Lisa's Reviews > Souls Deep

Souls Deep by M.L. Rhodes
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Aug 21, 2010

liked it

This was my first M.L. Rhodes story. Of kind, it's an enjoyable, light read, rather like munching through a packet of M&Ms as a bedtime snack. And I'd actually give this 3.5 stars if I could.

This is a gay-for-you tale set in the globally-warmed near-future, in Delta Sector (formerly Colorado). Griffin is a human with empathic abilities who has been running from his family for four years--they're out to terminate him. During one confrontation, Jarrah, a vampire, miraculously appears and saves Griffin's life. Jarrah heals Griffin of a gunshot wound. Griffin--not gay--finds himself attracted. This leads to predictable results.

Both charas are carrying baggage, and we learn the dimensions of it in a tell-not-show way. Both must overcome their baggage to find their souls-deep bond. Both charas are 'type-ish': Griffin is caring, persistent, curious, and he's not good with 'no;' Jarrah is distant, cold, emotionally wounded, mistrusting. Jarrah's basically the one who has to change to make this work.

Predictability has its advantages (and if I'm reading romance for the romance, I really want the HEA closure ... that predictability is necessary). It can be fulfilling when I find my expectations satisfied at the end, even if I figured them out at the beginning. It can be relaxing to let go niggling over why either would be attracted to the other in the first place and just run with it. In these ways, Souls Deep works perfectly.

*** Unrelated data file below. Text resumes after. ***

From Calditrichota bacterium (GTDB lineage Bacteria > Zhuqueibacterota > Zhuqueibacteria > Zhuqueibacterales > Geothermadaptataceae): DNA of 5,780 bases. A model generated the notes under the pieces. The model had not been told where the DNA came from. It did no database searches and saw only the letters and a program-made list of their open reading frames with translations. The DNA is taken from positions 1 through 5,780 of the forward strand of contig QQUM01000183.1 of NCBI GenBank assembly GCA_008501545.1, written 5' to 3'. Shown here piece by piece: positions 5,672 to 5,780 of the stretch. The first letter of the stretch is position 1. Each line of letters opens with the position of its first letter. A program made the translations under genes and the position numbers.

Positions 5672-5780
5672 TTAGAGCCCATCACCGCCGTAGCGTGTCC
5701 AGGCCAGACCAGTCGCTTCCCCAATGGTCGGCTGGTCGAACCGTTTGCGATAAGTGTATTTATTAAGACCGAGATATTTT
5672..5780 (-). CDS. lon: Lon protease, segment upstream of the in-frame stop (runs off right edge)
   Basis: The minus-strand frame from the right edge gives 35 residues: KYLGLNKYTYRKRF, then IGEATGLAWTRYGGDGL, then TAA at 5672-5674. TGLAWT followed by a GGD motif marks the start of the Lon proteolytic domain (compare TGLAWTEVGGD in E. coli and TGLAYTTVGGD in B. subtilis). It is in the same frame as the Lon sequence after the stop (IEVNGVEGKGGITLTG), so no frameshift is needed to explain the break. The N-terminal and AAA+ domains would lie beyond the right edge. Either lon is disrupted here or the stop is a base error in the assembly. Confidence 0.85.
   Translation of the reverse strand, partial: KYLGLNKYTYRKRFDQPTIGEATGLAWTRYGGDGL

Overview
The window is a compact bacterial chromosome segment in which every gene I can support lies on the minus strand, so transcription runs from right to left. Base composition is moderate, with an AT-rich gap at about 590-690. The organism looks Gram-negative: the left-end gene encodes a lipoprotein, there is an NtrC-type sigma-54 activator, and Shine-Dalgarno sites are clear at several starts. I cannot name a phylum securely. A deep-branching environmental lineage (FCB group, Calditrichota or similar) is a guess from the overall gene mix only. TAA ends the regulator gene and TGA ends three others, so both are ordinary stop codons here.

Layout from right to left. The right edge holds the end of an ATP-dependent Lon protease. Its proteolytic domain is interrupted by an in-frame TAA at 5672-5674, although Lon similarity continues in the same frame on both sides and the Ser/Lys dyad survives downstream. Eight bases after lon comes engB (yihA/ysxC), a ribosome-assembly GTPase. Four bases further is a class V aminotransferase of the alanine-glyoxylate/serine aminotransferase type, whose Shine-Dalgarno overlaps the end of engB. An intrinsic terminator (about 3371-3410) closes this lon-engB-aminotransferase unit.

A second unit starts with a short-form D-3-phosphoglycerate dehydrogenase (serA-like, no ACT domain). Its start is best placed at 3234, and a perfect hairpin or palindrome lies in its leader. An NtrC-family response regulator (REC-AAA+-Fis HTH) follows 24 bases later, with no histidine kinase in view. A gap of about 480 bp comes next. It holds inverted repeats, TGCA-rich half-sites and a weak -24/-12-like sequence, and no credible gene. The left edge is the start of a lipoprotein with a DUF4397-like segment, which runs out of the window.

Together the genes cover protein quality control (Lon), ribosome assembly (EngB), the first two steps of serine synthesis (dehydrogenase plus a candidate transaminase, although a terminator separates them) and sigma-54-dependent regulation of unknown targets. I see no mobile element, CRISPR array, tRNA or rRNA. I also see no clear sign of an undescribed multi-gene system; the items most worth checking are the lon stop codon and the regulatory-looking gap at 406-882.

The sex is nice - explicit and caring. There's one straight-forward spanking scene of the naughty-boy variety and the promise of another off-camera. Dialogue is good, writing style is more than competent and in keeping with the genre. Scene POV alternates between Griffin and Jarrah in third-person style.

I never know why these "books" are so short, and that's so often a disappointment, because I do look to sink my teeth into these things. When I discover they are this short, I figure I'm looking at a bare bones boy-meets-boy, boy-falls-in-love-with-boy, boy-loses-boy, boy-gets-boy-back structure, with a fringe of plot. This is true here, which motivates my 'of kind' qualification. But short makes it a start-to-finish bedtime read, which has its advantages.

I have no idea why the setting and time period had to be futuristic; this is immaterial to the story. I just think if you're going to world-build beyond the known present, there should be plot and context justification for it, and a dwindling supply of electricity to explain Griffin's family's position in a future shaped by global warming just felt contrived.

Read it? Sure! You'll discover a nice, little romance-driven story; a satisfying candy snack. Just don't go in with the expectation of a full-course meal.
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